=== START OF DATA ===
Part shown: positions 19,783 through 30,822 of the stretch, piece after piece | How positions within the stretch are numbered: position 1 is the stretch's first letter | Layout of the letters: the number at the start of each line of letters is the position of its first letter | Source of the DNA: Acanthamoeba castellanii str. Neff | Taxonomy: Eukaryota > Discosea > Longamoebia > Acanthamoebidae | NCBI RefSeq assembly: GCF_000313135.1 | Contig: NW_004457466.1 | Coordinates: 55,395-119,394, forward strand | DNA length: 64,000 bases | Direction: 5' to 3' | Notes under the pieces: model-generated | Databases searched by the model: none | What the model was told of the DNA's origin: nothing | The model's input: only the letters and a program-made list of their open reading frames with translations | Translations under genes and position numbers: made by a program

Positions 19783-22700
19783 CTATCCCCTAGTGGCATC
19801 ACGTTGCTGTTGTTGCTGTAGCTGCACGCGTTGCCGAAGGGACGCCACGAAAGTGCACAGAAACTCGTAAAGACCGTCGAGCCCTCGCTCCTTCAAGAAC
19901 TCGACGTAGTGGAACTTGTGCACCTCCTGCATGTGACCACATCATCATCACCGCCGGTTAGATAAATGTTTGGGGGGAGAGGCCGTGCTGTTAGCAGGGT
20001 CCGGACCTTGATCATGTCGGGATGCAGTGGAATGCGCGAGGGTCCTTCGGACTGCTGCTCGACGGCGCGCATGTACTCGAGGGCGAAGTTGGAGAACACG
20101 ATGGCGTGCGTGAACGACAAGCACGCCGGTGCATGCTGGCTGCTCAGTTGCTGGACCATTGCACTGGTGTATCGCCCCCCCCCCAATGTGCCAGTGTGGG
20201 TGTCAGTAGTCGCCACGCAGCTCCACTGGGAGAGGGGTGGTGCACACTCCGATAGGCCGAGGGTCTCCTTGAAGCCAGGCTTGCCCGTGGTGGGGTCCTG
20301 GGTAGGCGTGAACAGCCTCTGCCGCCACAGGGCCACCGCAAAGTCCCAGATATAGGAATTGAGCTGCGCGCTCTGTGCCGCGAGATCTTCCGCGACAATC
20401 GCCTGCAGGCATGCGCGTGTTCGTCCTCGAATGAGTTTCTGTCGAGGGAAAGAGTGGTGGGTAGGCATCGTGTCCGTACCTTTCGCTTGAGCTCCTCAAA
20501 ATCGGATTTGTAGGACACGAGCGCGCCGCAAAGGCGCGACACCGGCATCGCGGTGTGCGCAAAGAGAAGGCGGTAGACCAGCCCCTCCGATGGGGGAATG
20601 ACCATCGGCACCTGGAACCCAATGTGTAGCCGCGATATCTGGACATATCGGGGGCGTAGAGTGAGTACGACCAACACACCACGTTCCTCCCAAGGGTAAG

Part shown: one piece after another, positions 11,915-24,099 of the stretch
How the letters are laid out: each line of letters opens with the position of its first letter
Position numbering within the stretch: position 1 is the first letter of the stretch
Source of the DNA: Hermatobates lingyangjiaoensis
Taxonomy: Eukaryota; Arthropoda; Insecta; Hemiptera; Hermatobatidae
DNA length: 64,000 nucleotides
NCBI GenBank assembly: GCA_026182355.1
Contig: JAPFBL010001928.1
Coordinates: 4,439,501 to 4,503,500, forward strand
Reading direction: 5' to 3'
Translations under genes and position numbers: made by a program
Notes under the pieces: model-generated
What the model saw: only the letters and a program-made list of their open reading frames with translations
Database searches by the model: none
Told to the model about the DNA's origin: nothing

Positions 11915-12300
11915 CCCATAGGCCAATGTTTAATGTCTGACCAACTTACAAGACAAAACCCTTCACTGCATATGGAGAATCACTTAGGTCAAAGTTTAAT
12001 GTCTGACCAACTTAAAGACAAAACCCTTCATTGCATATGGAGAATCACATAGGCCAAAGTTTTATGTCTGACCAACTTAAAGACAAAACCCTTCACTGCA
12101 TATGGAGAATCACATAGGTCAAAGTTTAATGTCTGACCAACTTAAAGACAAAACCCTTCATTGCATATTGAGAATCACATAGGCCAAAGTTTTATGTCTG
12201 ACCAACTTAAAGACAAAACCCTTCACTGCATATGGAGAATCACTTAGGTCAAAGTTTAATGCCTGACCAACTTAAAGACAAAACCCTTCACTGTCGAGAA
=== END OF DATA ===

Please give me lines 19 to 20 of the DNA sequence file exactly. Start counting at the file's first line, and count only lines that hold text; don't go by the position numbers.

NCBI GenBank assembly: GCA_026182355.1
Contig: JAPFBL010001928.1